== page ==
This week, our In Focus section looks at the current federal policy landscape and trends and the legislative outlook for the remainder of 2022 and beyond. Experts from HMA continue to monitor developments in this area and provide additional updates as more information becomes available.
To date in 2022, Congress passed multiple comprehensive bills, including the Inflation Reduction Act (IRA), which was signed by President Biden on August 16, 2022. The IRA extends Exchange plan premium tax subsidies through 2025, institutes an out-of-pocket drug spending cap for Medicare beneficiaries, expands Medicare, Medicaid, and CHIP coverage protections for certain vaccines, allows Medicare to negotiate drug prices, and implements a penalty payment in the Medicare program for prescription drug prices that rise faster than the rate of inflation.
Going forward, stakeholders have an extensive list of immediate Medicare payment issues for Congress to tackle while lawmakers continue to consider fundamental reforms to the program. Priorities include mitigating Medicare payment reductions scheduled for 2023; providing relief to address inflationary cost pressures; extending the 5 percent bonus for physicians participating in Advanced Alternative Payment Models (APMs), which expires at the end of 2022 for Accountable Care Organizations (ACOs); and permanently expanding telehealth access and payment policies after the federal COVID-19 public health emergency (PHE) declaration expires. Many stakeholder groups are also urging the Senate to act on the House-approved legislation, Improving Seniors Timely Access to Care Act (H.R. 3173), to reform Medicare Advantage prior authorization policies.
Congress did not include major Medicaid proposals in the Inflation Reduction Act. Medicaid stakeholders want Congress to revisit certain Medicaid policies in one of the remaining legislative vehicles this year. Significant proposals of interest include closing the Medicaid coverage gap in non-expansion states, enhanced coverage for justice involved populations, and expanding support for home and community-based services (HCBS). States and some stakeholders have also sought more certainty in the timing and guardrails for ending the COVID-19 Public Health Emergency (PHE) policy that links enhanced federal Medicaid funding with the requirement for continuous Medicaid coverage.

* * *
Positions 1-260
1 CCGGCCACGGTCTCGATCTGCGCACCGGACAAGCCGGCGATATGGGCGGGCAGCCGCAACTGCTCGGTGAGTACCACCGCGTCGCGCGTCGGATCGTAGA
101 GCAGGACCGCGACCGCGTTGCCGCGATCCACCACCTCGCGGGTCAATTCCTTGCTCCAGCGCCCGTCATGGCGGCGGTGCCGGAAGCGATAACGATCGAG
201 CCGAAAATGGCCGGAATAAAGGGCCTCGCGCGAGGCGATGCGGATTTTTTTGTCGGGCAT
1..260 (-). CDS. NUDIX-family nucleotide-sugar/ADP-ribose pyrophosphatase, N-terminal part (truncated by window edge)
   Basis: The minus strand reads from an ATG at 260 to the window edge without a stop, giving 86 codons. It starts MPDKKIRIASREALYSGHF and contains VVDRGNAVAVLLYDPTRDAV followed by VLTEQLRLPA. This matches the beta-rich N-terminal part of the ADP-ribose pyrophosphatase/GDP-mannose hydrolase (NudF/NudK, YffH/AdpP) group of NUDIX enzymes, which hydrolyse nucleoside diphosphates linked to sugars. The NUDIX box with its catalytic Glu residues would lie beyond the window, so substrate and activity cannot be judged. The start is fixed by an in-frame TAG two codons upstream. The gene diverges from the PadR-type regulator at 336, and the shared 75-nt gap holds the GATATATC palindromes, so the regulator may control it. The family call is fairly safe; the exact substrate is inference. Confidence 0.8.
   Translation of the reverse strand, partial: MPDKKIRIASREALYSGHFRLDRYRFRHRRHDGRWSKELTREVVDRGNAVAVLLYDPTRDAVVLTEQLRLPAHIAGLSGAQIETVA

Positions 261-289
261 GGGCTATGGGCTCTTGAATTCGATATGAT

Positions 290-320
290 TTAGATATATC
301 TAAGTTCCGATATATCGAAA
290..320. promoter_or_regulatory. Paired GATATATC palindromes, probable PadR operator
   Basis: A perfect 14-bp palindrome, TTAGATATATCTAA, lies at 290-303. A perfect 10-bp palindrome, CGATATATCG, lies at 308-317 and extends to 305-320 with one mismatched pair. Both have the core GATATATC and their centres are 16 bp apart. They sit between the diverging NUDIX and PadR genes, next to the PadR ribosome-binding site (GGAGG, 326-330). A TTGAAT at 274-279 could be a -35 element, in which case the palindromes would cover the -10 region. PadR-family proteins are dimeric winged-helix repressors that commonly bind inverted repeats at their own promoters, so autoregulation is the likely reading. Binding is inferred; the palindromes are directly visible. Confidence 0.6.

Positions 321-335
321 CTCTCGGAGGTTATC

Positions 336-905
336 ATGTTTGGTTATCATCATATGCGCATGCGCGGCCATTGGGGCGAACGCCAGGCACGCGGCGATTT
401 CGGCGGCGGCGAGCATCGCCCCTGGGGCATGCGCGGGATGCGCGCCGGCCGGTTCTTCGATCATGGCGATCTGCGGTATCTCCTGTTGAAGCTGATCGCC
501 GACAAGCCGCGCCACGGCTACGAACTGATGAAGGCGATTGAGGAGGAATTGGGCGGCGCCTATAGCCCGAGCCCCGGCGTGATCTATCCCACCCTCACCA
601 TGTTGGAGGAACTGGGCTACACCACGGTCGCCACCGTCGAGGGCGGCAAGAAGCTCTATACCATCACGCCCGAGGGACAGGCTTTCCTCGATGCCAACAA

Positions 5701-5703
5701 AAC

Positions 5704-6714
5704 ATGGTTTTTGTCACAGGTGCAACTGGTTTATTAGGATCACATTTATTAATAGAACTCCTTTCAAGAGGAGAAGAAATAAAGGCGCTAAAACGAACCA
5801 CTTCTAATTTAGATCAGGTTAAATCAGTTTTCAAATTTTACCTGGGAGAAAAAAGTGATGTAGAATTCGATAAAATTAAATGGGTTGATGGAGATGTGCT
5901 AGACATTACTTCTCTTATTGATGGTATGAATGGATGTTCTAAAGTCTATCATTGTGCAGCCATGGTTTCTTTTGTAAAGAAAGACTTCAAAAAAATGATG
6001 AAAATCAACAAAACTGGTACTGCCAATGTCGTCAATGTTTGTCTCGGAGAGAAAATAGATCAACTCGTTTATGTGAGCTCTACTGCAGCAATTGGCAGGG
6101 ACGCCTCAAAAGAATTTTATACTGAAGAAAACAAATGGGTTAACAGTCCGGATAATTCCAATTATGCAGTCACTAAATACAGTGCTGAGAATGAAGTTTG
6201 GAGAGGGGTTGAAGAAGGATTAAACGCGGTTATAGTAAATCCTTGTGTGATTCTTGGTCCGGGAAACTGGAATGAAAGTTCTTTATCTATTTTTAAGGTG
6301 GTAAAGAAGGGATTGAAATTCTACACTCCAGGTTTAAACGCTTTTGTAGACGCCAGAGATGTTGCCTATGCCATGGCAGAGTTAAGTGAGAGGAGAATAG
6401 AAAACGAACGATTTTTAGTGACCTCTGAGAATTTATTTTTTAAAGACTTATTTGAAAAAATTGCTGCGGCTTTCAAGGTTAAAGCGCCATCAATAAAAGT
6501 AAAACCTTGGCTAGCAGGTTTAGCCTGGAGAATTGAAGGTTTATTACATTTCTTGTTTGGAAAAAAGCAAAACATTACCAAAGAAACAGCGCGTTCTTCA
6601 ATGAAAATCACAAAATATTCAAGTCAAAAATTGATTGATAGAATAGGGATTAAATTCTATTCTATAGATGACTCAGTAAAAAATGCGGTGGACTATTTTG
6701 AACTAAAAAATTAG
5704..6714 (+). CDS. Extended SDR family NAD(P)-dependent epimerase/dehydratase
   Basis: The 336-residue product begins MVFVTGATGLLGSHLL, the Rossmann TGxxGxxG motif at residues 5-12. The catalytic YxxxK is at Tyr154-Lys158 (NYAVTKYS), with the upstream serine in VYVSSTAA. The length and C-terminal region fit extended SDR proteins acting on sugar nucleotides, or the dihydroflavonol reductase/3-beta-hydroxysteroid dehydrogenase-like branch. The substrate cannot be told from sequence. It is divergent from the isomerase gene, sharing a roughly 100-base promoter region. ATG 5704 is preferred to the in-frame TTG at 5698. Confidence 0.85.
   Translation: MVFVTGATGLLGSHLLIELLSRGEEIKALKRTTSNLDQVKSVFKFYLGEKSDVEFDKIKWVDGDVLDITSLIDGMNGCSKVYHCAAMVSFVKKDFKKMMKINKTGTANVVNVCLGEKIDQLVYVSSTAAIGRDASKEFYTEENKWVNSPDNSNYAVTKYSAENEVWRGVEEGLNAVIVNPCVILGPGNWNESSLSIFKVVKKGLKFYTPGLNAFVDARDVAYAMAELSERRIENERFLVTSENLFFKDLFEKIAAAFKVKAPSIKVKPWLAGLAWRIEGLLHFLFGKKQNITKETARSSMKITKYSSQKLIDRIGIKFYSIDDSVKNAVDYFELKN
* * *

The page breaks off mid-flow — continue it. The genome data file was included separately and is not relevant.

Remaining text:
Congressional leaders and key influencers are laying the groundwork for 2023 legislative efforts. Congress is likely to defer action on most major legislative issues until after the November mid-terms, including finalizing federal fiscal year 2023 funding for most departments. A change in control of either or both chambers of Congress will likely lead to greater scrutiny of the Biden Administration’s health care policies and actions, which have largely gone untested by this Congress.
Executive orders have been a major source in driving federal workstreams in 2022. Following enactment of several major bills, implementation responsibilities have shifted to the Executive Branch and stakeholders will have multiple opportunities to further shape and support new programs, regulatory and policy updates, and funding opportunities. Executive orders passed include:
- Advancing Racial Equity and Support for Underserved Communities, January 21, 2021
- Promoting Competition in the American Economy, July 9, 2021
- Improving the Customer Experience, December 13, 2021
- Access to Affordable, Quality Health Coverage, April 5, 2022
- Equality for LGBTQI Individuals, June 15, 2022
- Protecting Access to Reproductive Healthcare Services, July 8, 2022
The Administration will continue to address COVID-19 emergency needs while stepping up efforts to support states, health plans, providers and other stakeholders as they prepare for the post-COVID environment. The current PHE declaration expires October 13, 2022, but since HHS has not signaled that it plans to end the PHE in October, another extension is likely until January 11, 2023. The next advance notification about the end of the PHE would be Nov. 12, 2022. Once the PHE declaration expires, numerous Medicare and Medicaid, TANF, and SNAP flexibilities will end, including Medicaid’s continuous coverage requirement and certain telehealth flexibilities, among others. Additional federal agency guidance is expected to support post-PHE transitions.
The Centers for Medicare & Medicaid Services (CMS) plans to advance new policy direction across several service and delivery areas, including strengthening long-term services and support and innovations via Section 1115 demonstration programs. CMS is expected to approve transformational 1115 proposals in additional states. Several state proposals focus, in part, on building capacity among local and regional entities and community-based organizations to address social drivers of health. Many state proposals are also strengthening behavioral health delivery systems and seek to meet enrollees’ urgent behavioral health needs. Additionally will want to monitor CMS’ regulatory efforts to align and strengthen managed care and fee-for-service (FFS) access and network adequacy policies as well as updates to the agency’s in lieu of services policy in managed care programs.
The Administration is also expected to accelerate work on its top policy priorities and regulatory agenda in advance of the next Presidential election, and this will require ongoing engagement among health care stakeholders.
For additional information on these and other policies, please contact Andrea Maresca, Amy Bassano, Zach Gaumer, Jon Kromm, or Kevin Kirby.